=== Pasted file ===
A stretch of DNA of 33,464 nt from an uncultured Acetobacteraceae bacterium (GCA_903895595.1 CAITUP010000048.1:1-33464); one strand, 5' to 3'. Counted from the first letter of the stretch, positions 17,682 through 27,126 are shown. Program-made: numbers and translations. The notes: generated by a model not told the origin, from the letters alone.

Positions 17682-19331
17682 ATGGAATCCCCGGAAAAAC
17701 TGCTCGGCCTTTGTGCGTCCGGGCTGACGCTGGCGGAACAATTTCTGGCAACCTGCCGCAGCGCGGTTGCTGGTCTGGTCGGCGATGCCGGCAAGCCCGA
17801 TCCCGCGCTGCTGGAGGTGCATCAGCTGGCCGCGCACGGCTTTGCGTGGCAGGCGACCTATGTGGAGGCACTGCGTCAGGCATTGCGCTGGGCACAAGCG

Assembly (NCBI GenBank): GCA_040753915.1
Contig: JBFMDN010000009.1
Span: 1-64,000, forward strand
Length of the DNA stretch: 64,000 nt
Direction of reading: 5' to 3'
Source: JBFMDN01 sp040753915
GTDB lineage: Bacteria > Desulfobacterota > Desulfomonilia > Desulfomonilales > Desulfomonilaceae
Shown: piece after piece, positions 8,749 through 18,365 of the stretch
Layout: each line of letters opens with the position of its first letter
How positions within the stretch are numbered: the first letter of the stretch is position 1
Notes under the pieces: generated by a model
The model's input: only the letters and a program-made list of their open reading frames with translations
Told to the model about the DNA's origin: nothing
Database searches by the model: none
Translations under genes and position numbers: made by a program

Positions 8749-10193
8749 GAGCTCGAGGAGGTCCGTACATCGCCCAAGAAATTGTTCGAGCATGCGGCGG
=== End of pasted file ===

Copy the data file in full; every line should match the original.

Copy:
A stretch of DNA of 33,464 nt from an uncultured Acetobacteraceae bacterium (GCA_903895595.1 CAITUP010000048.1:1-33464); one strand, 5' to 3'. Counted from the first letter of the stretch, positions 17,682 through 27,126 are shown. Program-made: numbers and translations. The notes: generated by a model not told the origin, from the letters alone.

Positions 17682-19331
17682 ATGGAATCCCCGGAAAAAC
17701 TGCTCGGCCTTTGTGCGTCCGGGCTGACGCTGGCGGAACAATTTCTGGCAACCTGCCGCAGCGCGGTTGCTGGTCTGGTCGGCGATGCCGGCAAGCCCGA
17801 TCCCGCGCTGCTGGAGGTGCATCAGCTGGCCGCGCACGGCTTTGCGTGGCAGGCGACCTATGTGGAGGCACTGCGTCAGGCATTGCGCTGGGCACAAGCG

Assembly (NCBI GenBank): GCA_040753915.1
Contig: JBFMDN010000009.1
Span: 1-64,000, forward strand
Length of the DNA stretch: 64,000 nt
Direction of reading: 5' to 3'
Source: JBFMDN01 sp040753915
GTDB lineage: Bacteria > Desulfobacterota > Desulfomonilia > Desulfomonilales > Desulfomonilaceae
Shown: piece after piece, positions 8,749 through 18,365 of the stretch
Layout: each line of letters opens with the position of its first letter
How positions within the stretch are numbered: the first letter of the stretch is position 1
Notes under the pieces: generated by a model
The model's input: only the letters and a program-made list of their open reading frames with translations
Told to the model about the DNA's origin: nothing
Database searches by the model: none
Translations under genes and position numbers: made by a program

Positions 8749-10193
8749 GAGCTCGAGGAGGTCCGTACATCGCCCAAGAAATTGTTCGAGCATGCGGCGG